If you’re still new to the whole Twitter revolution, let alone a Twitter Tasting, allow me to give you a brief primer on the latter. It’s a virtual gathering of tasters who sample a series of wines at the same time and share their tasting notes via the social network. No one has to assemble a tasting panel at a central location, and anyone can join in by reading the Tweets. (If you don’t have an account, you’ll have to join Twitter before participating.)
Even if you don’t have the same bottles on hand (see the list after the jump) as the tasters, you can chime in with your tasting notes of other Virginia viogniers by using hashtags #VaWine and #VaViognier. If you want to increase your audience, include #WBC11, the hashtag for the 2011 Wine Bloggers Conference, which convenes next weekend in Charlottesville.
To make it even more fun, we will collect the Twitter feed here on All We Can Eat during its two-hour run.
Thursday’s Twitter Tasting is sponsored by the Virginia Wine Board, the state marketing office that recently declared viognier the Old Dominion’s official wine grape variety. The tasters include some of the “Virginia Wine Mafia,” the group of bloggers who have been cataloging their explorations of Virginia wine; Frank Morgan, who blogs at DrinkWhatYouLike.com, will be moderating. I’ll be participating, too, from my Twitter account, @dmwine, which means you’ll get my unvarnished opinions of the wines with uncharacteristic parsimony. (Would “uncharacteristic parsimony” even fit in a Tweet?) Of course, I haven’t been exactly shy about my preferences in Virginia viognier.
From the Virginia Wine Board: “The wines will showcase Virginia’s signature grape in many different styles, from sparkling to still and dry to off-dry. The tasting order for this event will be Horton Vineyards NV Sparkling Viognier, Blenheim Vineyards 2010 Viognier, King Family Vineyards 2010 Viognier, Barboursville Vineyards and Winery 2009 Viognier Reserve, Cooper Vineyards 2010 Viognier and Delaplane Cellars 2010 Maggie’s Vineyard Viognier.”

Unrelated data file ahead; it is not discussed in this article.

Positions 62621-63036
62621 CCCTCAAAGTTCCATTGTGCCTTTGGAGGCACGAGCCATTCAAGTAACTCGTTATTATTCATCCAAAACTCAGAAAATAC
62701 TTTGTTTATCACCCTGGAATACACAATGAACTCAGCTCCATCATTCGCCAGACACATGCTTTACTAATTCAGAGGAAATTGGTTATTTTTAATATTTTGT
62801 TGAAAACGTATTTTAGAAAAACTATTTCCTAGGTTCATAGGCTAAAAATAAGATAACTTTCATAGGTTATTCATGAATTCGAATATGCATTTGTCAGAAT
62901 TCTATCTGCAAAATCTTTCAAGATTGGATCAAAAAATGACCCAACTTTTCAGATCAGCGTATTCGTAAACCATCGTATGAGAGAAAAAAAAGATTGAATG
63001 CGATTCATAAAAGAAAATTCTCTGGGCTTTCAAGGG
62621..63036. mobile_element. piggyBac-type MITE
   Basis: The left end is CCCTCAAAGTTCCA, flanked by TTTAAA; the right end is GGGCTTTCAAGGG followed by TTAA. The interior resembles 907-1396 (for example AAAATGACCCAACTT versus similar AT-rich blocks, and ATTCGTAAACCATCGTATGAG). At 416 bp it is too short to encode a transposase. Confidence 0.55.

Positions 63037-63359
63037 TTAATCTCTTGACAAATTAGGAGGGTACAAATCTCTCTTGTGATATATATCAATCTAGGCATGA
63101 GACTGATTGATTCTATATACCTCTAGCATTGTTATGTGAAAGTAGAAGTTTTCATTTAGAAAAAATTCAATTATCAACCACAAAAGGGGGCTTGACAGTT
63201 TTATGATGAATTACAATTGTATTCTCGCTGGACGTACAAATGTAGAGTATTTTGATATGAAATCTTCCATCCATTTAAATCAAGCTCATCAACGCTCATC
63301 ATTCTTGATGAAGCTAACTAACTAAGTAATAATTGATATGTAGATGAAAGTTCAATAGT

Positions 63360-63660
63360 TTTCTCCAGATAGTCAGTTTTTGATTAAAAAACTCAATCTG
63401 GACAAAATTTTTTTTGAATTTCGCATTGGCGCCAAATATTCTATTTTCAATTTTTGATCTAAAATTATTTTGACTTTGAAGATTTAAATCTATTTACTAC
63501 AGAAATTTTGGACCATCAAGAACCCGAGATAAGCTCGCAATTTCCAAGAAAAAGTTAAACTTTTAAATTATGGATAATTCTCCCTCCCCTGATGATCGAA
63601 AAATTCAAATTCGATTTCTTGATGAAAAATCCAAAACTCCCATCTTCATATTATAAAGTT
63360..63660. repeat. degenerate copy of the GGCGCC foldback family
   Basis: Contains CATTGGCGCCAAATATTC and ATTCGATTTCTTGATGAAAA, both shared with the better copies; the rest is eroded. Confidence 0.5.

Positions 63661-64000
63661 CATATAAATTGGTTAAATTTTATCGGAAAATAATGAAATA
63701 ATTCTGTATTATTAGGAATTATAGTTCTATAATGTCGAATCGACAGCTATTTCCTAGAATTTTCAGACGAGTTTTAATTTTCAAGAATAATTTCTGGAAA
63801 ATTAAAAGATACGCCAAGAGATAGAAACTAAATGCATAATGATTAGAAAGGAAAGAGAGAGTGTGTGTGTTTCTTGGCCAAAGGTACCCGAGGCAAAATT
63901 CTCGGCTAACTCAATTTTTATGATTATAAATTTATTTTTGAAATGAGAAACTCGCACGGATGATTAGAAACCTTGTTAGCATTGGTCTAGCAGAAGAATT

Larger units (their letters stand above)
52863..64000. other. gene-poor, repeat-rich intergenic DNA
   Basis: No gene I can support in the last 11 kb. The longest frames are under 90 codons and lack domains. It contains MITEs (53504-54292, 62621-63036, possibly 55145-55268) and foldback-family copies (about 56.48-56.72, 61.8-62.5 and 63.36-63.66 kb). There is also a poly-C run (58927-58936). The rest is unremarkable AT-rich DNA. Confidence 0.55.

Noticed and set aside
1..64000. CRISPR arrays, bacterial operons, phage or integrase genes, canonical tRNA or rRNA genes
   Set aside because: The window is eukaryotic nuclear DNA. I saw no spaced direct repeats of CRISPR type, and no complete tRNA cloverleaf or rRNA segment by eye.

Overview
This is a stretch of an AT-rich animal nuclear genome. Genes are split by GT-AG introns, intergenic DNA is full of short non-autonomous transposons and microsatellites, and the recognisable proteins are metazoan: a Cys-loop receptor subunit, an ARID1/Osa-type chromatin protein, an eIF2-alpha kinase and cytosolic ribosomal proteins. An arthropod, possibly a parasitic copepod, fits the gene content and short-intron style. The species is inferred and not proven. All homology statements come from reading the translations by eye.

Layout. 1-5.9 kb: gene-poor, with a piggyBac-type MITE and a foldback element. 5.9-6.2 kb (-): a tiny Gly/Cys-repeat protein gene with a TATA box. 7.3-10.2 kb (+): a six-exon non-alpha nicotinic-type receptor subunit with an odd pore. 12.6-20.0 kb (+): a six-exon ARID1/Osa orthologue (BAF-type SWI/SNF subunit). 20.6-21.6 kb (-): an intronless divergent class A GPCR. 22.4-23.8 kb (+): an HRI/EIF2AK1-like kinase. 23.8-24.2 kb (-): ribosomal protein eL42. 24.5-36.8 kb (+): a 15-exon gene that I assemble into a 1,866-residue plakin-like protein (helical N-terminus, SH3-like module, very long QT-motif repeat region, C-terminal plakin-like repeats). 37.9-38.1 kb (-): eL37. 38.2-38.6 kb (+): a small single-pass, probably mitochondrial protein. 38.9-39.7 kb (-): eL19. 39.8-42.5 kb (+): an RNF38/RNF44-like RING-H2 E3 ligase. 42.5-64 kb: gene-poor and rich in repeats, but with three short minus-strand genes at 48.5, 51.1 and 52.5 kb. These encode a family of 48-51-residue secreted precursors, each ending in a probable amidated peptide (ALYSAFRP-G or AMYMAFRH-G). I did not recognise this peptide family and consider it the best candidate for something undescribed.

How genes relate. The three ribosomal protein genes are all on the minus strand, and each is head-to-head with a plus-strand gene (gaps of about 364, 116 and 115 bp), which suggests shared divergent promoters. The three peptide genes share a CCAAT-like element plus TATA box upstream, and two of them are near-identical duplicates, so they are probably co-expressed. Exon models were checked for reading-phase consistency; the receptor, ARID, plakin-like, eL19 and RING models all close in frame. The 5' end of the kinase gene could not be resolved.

It’s an interesting lineup: The Horton sparkling viognier is a delicious anomaly, if only because no one else makes viognier this way. The others seem to be in order of less-oaked to more-oaked, except for the Barboursville, the only one with no oak treatment. But now I’m getting geeky, and this paragraph has gone well over 140 characters.
I would never claim to be a social media revolutionary, but one of the first — if not the first — Twitter wine tastings was at the inaugural DrinkLocalWine.com conference in Dallas in August 2009, where about 60 writers live-blogged and Tweeted their impressions of various Texas wines. We did it again with the Virginia conference in 2010 and at the Missouri gathering this year, with Colorado scheduled for 2012. With a live Twitter feed, and hundreds of followers, a tasting like this can be enjoyed around the world in a matter of minutes.
So I hope you’ll join us on Thursday evening. If you can, pop open a bottle of Virginia viognier — one of these or any other — and jump in the discussion. You may also discover some good wine bloggers worth following.